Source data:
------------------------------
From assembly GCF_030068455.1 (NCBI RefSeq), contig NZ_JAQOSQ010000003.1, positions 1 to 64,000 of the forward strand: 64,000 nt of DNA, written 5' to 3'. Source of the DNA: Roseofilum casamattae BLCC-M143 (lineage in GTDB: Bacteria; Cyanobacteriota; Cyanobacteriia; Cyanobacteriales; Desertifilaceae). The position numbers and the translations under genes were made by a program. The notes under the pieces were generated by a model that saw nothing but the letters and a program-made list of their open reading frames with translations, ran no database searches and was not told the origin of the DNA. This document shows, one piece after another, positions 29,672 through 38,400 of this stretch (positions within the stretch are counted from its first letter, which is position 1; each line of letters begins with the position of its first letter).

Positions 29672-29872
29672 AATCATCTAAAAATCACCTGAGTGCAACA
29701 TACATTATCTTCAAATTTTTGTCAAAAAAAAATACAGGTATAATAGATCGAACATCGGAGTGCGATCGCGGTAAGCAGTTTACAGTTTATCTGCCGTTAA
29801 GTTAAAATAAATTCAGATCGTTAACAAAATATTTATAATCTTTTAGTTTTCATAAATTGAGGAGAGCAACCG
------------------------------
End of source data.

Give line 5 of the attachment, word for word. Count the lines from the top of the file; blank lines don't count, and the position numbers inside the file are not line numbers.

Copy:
29801 GTTAAAATAAATTCAGATCGTTAACAAAATATTTATAATCTTTTAGTTTTCATAAATTGAGGAGAGCAACCG